The AMC Loews Theater in Harvard Square, where fans of the cult classic “The Rocky Horror Picture Show” have come to see their favorite film every week for 28 years, is closing, a spokesman said Thursday.
The closure would leave The Brattle Theatre, which shows cutting-edge, foreign, and art-house films, as the last movie theater in Harvard Square, said Denise Jillson, the executive director of the Harvard Square Business Association.
Jillson said that because of its age and smaller size, the theater on Church Street doesn’t fit the mold of the more conventional, large movie theaters tthat are popular today.
A theater has been at the Church Street location since 1925.
She said the business association is excited about the possibilities of what could move into the space, but with AMC closing the theater, she doubts another movie theater would move in.
“If they choose not to be here, given the size of their company and the kind of resources they have, it’s unlikely that someone else would be able to do it effectively, unless you sort of change the concept completely,” Jillson said.
Sarah Burks, a preservation planner for the Cambridge Historical Commission, said the theater was built in 1925 as the University Theater with an entrance on Massachusetts Avenue.
Later the building was called the Harvard Square Theater and the marquee was moved to Church Street side of the building in 1982.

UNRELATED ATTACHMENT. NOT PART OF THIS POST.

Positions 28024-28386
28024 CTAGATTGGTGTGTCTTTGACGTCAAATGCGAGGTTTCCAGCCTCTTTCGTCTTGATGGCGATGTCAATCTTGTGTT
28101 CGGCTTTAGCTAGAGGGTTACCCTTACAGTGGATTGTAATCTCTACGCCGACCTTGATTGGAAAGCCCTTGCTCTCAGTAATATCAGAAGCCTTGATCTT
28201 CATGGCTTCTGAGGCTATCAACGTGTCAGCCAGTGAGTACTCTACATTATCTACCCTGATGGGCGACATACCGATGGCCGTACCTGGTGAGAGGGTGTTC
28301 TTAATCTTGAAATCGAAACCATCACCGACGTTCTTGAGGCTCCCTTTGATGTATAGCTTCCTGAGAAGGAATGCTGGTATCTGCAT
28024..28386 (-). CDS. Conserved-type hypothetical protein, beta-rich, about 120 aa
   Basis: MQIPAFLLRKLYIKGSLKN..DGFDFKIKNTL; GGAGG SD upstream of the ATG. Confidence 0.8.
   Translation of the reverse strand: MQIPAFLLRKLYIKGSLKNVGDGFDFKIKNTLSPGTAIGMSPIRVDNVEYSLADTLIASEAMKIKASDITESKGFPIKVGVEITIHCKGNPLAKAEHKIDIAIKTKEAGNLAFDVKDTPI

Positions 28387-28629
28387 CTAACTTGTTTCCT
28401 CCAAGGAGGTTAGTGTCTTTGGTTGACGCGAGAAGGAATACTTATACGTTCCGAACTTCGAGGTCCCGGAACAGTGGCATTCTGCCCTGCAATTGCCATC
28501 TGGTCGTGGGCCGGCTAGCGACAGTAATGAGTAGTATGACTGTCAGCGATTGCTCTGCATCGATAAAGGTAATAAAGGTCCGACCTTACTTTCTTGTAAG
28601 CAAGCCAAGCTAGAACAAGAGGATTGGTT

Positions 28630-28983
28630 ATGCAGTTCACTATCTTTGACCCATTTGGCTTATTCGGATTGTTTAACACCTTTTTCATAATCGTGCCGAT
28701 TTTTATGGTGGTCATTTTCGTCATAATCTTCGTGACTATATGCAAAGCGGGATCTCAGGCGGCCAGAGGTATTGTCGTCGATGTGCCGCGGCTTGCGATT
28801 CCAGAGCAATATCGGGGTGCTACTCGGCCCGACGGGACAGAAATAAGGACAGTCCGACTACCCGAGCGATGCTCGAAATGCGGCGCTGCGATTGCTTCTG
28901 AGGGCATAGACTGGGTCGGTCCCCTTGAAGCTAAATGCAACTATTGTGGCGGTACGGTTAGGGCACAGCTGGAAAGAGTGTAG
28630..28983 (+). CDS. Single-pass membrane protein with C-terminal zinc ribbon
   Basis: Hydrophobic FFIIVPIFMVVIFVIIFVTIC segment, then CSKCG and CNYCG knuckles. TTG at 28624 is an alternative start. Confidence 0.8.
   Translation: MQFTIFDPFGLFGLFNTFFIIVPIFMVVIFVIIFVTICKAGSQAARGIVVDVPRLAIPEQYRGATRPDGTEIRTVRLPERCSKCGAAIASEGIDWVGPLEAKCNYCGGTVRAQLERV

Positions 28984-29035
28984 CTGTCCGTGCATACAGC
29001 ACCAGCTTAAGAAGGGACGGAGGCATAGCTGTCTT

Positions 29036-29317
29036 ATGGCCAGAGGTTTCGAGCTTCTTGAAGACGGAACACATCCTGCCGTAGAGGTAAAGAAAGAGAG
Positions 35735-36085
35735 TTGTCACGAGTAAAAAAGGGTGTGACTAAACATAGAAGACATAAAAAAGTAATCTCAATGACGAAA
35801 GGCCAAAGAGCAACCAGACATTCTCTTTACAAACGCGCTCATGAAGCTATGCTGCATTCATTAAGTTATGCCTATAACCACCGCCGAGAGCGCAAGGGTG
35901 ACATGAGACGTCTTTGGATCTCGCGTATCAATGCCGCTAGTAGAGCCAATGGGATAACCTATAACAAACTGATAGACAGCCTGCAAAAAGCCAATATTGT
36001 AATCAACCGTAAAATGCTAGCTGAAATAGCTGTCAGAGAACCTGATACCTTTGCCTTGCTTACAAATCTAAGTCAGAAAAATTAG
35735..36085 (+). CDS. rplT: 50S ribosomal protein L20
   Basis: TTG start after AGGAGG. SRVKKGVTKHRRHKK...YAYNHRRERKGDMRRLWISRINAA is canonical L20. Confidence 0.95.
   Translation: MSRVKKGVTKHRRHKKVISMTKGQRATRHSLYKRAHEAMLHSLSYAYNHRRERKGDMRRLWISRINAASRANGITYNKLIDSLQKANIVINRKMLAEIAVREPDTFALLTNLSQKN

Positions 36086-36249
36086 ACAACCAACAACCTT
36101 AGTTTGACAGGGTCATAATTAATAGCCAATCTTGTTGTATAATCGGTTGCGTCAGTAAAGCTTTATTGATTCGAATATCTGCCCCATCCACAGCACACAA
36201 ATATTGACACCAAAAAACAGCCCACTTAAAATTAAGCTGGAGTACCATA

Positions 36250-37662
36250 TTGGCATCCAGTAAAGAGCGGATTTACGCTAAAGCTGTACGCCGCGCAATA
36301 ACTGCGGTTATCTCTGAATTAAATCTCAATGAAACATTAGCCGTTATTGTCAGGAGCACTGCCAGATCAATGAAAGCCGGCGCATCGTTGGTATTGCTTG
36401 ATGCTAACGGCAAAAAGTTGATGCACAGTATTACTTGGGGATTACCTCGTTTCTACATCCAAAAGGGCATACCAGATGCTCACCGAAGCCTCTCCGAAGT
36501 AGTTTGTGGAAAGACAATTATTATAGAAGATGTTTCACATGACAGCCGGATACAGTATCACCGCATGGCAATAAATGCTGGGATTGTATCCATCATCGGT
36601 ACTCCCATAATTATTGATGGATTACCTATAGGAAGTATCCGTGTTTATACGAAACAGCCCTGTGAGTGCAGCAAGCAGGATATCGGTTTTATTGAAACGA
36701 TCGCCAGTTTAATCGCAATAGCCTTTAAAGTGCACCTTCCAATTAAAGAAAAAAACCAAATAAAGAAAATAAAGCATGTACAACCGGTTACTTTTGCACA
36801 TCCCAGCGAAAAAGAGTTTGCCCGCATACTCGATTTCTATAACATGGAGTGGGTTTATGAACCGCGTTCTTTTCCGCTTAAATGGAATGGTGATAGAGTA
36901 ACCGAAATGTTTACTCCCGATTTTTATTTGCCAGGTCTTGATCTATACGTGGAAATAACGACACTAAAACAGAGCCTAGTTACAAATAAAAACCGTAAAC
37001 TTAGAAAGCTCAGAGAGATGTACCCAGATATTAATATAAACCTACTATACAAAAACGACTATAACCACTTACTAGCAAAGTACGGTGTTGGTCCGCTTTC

The theater housed performances by some of the biggest names in music in the 1970s, from Bob Dylan and Joan Baez, to Iggy Pop and The Clash, according to Gavin Kleespies, the executive director of the Cambridge Historical Society.
Kleespies said a review by music critic Jon Landau of a Bruce Springsteen performance at the theater in 1974 helped launch the then relatively unknown rocker to national fame.
AMC has run the theater since the company purchased Loews in 2006, said AMC Theatres spokesman Ryan Noonan.
Noonan said in an e-mailed statement to the Globe on Thursday that the company has decided to sell the location, formally called the AMC Loews Harvard Square 5, and will close the theater at the end of business July 8.
“We continually strive to upgrade the quality of our theatre circuit by adding new screens and by disposing of older screens through closures and sales,” Noonan said.
The theater on Church Street has been the destination of costume-clad moviegoers for the past 28 years to see the midnight showing of “The Rocky Horror Picture Show” every Saturday.
Some fans of the film cross-dress as brides, while others don corsets and fishnets.
“It’s an event,” said John Geoffrian, a 40-year-old actor and director who lives in Cambridge. “It’s one of those cult things that keeps on going.”
The building falls within a Harvard Square conservation district, and as a result the Historical Commission would regulate any changes to the exterior of the building.
But the commission would not regulate the future use of the building, Burks said.
Ned Hinkle, the creative director at The Brattle Theatre, said he can remember seeing “Taxi Driver” at the theater on Church Street many years ago and said the theater has long been known for its double features.
Hinkle said the closing of the AMC theater, though sudden, does not come as a surprise, however.
“It’s been rumored on and off for years,” he said.
Geoffrian said that it is a shame that many of the older movie theaters are closing, and he described the theater on Church Street asa cultural institution.
“I think it’s a part of the family of the city,” Geoffrian said. “I hate to see it go.”